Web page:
Polish up your binoculars! Today, we’re discovering a new species of bug…and rumor has it a local news crew is in the area, ready to chat with you about your latest contribution to science!
We read Big Bug Surprise by Julia Gran (Scholastic Press, 2007). Prunella is excited about bugs, excited to tell people about bugs, and excited to bring a special bug to show-and-tell at her school. But her enthusiasm for spouting bug facts is meet by a repeated “Not now, Prunella!” from her parents, bus driver, and teacher. However, when a swarm of bees invades the classroom, Prunella saves the day with her quick thinking and vast knowledge of insect behavior.
For this project, we made binoculars, designed bugs, and created a habitat for said bug. Later, we hid the bugs outside the library for kids to “discover.” Then our camera crew interviewed the budding entomologists about their new find.
- 2 toilet paper tubes
- 1 rectangles of black construction paper (approximately 4″ x 6″)
- A selection of color masking tape
- Hole punch
- 1 ribbon (approximately 33.5″ long)
- 1 toilet paper tube and/or 1 orange juice container cap
- A selection of patterned tape
- A selection of patterned paper and construction paper
- A selection of embossed foil paper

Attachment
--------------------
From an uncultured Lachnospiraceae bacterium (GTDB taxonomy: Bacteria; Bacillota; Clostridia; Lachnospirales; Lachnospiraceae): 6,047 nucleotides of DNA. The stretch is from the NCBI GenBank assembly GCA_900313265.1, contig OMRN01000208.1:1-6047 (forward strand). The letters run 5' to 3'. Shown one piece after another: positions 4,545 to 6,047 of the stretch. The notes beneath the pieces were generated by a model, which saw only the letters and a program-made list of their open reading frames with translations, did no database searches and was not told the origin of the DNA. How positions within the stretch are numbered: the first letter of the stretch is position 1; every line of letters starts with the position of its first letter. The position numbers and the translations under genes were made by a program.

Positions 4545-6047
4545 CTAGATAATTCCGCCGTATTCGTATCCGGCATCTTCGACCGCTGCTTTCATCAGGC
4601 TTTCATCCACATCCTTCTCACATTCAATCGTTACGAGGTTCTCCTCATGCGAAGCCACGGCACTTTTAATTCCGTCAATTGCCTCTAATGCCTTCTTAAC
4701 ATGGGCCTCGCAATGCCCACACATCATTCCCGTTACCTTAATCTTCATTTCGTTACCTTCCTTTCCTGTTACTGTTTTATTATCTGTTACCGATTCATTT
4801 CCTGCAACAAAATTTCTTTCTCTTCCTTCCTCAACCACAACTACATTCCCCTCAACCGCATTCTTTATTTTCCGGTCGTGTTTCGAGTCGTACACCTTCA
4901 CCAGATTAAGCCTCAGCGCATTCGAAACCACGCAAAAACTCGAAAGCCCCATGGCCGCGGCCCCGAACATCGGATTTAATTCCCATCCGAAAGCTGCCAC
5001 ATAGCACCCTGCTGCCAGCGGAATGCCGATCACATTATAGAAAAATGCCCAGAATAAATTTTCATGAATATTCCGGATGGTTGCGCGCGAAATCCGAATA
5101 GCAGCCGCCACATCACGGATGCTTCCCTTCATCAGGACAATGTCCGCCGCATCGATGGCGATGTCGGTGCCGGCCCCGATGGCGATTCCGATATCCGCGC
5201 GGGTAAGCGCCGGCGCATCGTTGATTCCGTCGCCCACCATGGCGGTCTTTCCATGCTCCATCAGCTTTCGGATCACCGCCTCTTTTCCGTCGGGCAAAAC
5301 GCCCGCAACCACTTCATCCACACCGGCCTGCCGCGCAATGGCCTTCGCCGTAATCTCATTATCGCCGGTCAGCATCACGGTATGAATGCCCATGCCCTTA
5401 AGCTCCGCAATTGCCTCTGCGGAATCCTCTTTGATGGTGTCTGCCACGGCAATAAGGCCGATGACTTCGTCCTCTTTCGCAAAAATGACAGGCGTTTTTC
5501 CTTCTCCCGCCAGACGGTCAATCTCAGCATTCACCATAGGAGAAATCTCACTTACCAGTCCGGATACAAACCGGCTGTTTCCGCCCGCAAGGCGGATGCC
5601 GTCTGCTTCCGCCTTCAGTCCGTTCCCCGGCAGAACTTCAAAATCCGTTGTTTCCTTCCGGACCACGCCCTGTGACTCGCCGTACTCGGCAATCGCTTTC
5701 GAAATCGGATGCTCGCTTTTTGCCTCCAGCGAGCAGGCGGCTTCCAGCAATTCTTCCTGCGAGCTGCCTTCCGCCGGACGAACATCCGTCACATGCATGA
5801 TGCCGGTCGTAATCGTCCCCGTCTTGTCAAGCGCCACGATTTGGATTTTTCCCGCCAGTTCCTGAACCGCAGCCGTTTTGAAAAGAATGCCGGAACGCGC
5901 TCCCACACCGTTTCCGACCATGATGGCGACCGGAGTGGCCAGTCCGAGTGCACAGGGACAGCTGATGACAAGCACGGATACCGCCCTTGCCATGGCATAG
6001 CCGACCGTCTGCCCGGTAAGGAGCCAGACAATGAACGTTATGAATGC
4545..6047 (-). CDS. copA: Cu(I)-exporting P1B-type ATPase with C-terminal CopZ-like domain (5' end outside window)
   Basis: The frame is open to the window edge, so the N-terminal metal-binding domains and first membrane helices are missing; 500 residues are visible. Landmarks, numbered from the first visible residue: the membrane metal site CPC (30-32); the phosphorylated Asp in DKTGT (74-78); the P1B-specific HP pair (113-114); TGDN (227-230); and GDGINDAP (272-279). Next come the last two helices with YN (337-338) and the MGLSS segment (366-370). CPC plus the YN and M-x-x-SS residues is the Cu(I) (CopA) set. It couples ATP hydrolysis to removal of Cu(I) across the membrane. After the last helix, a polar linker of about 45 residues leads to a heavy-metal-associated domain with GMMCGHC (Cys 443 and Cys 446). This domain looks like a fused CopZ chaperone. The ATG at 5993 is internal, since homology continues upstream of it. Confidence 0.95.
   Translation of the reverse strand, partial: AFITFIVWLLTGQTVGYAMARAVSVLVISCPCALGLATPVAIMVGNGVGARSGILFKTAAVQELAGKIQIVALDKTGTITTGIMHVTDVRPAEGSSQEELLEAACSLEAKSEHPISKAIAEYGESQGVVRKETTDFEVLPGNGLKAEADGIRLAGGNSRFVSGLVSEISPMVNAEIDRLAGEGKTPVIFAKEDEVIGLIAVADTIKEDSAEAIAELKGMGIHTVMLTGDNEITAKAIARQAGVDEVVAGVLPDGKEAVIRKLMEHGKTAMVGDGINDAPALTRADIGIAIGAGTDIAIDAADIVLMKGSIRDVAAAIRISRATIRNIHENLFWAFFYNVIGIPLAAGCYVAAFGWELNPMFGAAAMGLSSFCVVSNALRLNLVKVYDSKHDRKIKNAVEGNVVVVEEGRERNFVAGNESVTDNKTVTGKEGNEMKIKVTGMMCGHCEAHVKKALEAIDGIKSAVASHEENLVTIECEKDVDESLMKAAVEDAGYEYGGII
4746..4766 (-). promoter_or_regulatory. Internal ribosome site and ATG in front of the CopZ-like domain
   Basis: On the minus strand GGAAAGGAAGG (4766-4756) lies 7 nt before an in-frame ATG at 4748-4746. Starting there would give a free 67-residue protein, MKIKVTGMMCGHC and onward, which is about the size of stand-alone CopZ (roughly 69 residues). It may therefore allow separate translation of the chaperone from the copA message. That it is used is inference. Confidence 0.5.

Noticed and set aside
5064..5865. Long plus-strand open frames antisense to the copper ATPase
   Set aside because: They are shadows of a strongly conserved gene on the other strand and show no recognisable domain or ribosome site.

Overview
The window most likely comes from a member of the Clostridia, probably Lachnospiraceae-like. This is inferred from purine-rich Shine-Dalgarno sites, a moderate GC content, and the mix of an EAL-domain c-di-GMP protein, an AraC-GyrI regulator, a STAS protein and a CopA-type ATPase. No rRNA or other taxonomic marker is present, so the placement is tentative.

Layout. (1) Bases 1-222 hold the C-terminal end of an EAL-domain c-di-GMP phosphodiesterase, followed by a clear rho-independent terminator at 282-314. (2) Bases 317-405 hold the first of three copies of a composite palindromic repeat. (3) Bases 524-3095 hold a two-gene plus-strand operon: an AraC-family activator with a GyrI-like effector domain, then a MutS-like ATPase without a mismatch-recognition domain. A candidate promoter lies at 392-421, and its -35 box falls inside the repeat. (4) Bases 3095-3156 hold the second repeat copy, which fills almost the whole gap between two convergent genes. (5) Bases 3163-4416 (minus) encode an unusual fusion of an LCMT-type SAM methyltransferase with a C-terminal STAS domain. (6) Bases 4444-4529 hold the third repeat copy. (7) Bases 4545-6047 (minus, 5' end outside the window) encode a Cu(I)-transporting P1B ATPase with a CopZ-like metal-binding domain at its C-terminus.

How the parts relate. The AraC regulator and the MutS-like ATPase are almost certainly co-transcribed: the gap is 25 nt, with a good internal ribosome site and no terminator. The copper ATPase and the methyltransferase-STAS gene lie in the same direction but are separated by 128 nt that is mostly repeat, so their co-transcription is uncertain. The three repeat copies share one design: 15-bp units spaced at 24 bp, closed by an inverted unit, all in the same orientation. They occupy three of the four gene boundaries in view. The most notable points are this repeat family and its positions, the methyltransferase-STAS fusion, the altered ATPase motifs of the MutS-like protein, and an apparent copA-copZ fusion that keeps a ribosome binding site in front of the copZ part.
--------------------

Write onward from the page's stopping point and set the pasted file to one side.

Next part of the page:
- A selection of pipe cleaners
- A selection of sparkle stems
- A selection of wiggle eyes
- A selection of self-adhesive foam shapes
- A selection of craft ties
- A selection of mini pom-poms
- A selection of small feathers
- Pieces of iridescent cello
- 1 box (I used a 7″ x 7″ x 3″ pastry box left over from this project)
- Brown and green construction paper for habitat
- Some fabric leaves
- Some fabric flowers
- Tape, scissors, white glue, glue sticks for construction
- Hot glue
- 1 news crew (more on that below!)
First, the binoculars. Wrap 2 toilet paper tubes with black construction paper. Then tape the top and bottom of the tubes together.
Punch a hole in the top of each tube and knot a ribbon through each hole to create a strap. Finish by wrapping the top and bottom of the tubes with color masked tape. Done!
Now for the bugs! We made a few inspirational bug models in advance…
Bug-building was very simple. First, we offered kids a choice of bug body (a toilet paper tube or an orange juice container cap). Then we turned everyone loose on the art supplies. I had a hot glue gun ready to attach wiggle eyes (and whatever else was needed).
It’s difficult to see in this picture, but I had a lot of success layer iridescent cello over white construction paper to create sparkly bug wings. Quite a few kids replicated this.
When the bugs were finished, we handed out the boxes and got to work on habitats.
In addition to fabric leaves and flowers, we prepped a few “leaves” and “sticks” using brown and green construction paper.
When the habitats were finished, we collected the bugs and headed outside to the library plaza. While the kids waited with me, Katie placed the bugs in various locations. Then the search was on!
Discovered bugs were gleefully discovered and tucked carefully into their habitats by eager young entomologists.
I switched into my coat and “news” hat and assembled the camera crew. Mic in hand, I asked questions like “What is your bug’s name?” “What does your bug like to eat?” “Can you tell me a little more about its habitat?” “What sound does your bug make?”
You’ll find instructions for making this lovely handheld microphone, camera, and boom microphone set here (snazzy “News” fedora not included).